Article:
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Both investigators spoke on condition of anonymity because they were not authorized to discuss their work publicly. Perumal declined an AP request for an interview.

In court filings, Italian prosecutors described Perumal as their “primary source of evidence” on Tan Seet Eng, also known as Dan Tan, a Singaporean they allege is the leader of the syndicate that fixed matches in Italy. Perumal detailed to authorities how the syndicate is structured, how it places bets, and how it moves bribe-money around the world, they said.

Italian prosecutors have issued an arrest warrant for Tan and listed him as the No. 1 suspect in their match-fixing investigation. Prosecutor Roberto Di Martino told the AP there are about 150 people under investigation, including Tan, but none of them has been indicted.

AP could not contact Tan in Singapore. Five phone numbers identified as his by Italian prosecutors were disconnected, and no one answered the door at an apartment the Italians listed as his address.

Perumal told Finnish police that the syndicate has six shareholders _ including himself _ from Singapore, Croatia, Bulgaria, Slovenia and Hungary, and he said they divide up income from gambling on fixed matches. The syndicate places bets mainly in China, Perumal said, according to a transcript of his May 18, 2011, police interview obtained by the AP.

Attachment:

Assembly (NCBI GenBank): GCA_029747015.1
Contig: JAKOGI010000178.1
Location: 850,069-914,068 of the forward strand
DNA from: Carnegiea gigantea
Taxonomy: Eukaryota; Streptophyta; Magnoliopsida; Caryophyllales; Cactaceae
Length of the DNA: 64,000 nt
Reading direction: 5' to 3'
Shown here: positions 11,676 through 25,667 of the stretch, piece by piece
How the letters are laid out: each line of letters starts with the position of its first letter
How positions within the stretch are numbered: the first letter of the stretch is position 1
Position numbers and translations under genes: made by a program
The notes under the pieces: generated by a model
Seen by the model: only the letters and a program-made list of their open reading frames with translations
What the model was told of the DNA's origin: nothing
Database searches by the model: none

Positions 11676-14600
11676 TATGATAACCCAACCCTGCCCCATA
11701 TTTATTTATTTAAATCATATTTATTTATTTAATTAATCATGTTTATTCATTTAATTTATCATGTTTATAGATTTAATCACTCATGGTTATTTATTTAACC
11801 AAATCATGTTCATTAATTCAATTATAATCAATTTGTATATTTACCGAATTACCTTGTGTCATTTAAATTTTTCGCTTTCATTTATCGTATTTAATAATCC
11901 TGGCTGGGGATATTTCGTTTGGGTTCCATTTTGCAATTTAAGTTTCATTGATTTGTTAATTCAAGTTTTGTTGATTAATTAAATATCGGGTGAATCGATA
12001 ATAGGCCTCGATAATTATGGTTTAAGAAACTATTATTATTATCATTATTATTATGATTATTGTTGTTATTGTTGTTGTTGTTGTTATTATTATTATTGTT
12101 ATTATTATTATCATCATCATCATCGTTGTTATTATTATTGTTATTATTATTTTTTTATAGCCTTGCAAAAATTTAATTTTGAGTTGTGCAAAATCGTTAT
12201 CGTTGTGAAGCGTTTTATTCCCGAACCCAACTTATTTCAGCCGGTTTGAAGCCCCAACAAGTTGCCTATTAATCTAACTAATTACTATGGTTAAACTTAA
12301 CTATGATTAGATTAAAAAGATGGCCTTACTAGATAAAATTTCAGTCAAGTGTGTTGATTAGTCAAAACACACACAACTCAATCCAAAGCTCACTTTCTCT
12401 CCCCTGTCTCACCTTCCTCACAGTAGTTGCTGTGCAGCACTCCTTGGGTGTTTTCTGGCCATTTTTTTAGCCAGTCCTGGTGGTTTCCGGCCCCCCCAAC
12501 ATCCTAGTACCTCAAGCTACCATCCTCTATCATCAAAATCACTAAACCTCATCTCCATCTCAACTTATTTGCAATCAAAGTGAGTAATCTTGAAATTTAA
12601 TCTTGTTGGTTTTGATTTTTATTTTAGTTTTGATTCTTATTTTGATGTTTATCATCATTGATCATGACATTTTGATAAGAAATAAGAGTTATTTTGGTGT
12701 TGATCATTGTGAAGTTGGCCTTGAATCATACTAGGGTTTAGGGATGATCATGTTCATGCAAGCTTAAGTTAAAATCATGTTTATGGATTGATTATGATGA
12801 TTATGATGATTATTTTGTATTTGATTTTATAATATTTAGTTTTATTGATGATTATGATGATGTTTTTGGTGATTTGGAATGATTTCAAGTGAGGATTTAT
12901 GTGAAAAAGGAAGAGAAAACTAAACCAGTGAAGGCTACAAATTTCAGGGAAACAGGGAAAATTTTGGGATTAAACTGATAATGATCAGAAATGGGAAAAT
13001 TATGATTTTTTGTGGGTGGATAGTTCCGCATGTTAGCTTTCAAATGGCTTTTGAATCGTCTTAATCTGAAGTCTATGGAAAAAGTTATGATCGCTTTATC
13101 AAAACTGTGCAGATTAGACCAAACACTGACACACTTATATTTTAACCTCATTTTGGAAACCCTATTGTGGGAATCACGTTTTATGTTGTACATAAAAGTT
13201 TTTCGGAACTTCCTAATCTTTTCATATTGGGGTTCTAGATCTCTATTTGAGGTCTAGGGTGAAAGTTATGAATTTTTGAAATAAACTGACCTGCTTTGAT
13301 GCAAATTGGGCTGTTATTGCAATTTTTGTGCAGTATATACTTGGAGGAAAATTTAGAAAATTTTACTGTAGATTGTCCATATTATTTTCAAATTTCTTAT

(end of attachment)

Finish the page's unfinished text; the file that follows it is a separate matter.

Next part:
He said the group fixed “tens of matches around the world” _ in Europe, Africa, the Middle East and the Americas _ from 2008 to 2010. He estimated the group’s total profits after expenses at “several millions of euros, maybe 5-6 million.”

“Perumal is key, because he provides a view into how it all fit together,” Di Martino told the AP.

Investigators said Perumal has a long history as a match-fixer and a broad array of contacts in soccer. He boasted in a letter from prison: “I can pick up the phone and call from Afghanistan to Zimbabwe.”

When arrested, he had numbers stored in his phone for people in 34 countries. He carried a business card with a FIFA logo that described him as “executive manager.”

Perumal wrote from prison that he started fixing matches in Asia in the early 1990s.

“I grew up in a region where football betting and match-fixing was a way of life. Gradually I developed the ability and the expertise to execute the job myself,” he said.

He claimed to have paid off players in Syria and Africa and spoke of fixes in the U.S. and in Bahrain, as well as games involving teams from North Korea, Kuwait, Zambia, Bolivia, Venezuela and Togo. Zimbabwe linked him to widespread corruption and fixes involving its players and soccer association.

Perumal also is suspected of rigging games involving South Africa before it hosted the 2010 World Cup. FIFA determined that Perumal’s company, Football4U, was a front for his betting syndicate and infiltrated the South African Football Association.

In Finland, Perumal told police how he distributed bundles of cash _ tens of thousands of dollars at a time _ to corrupt Finnish league players, including a 56,000-euro bribe handed over in a stadium lavatory in 2010.

In a prison letter, he lamented that “all corrupt players and officials are like whores who will walk with the highest bidder. There is no loyalty in this business.”

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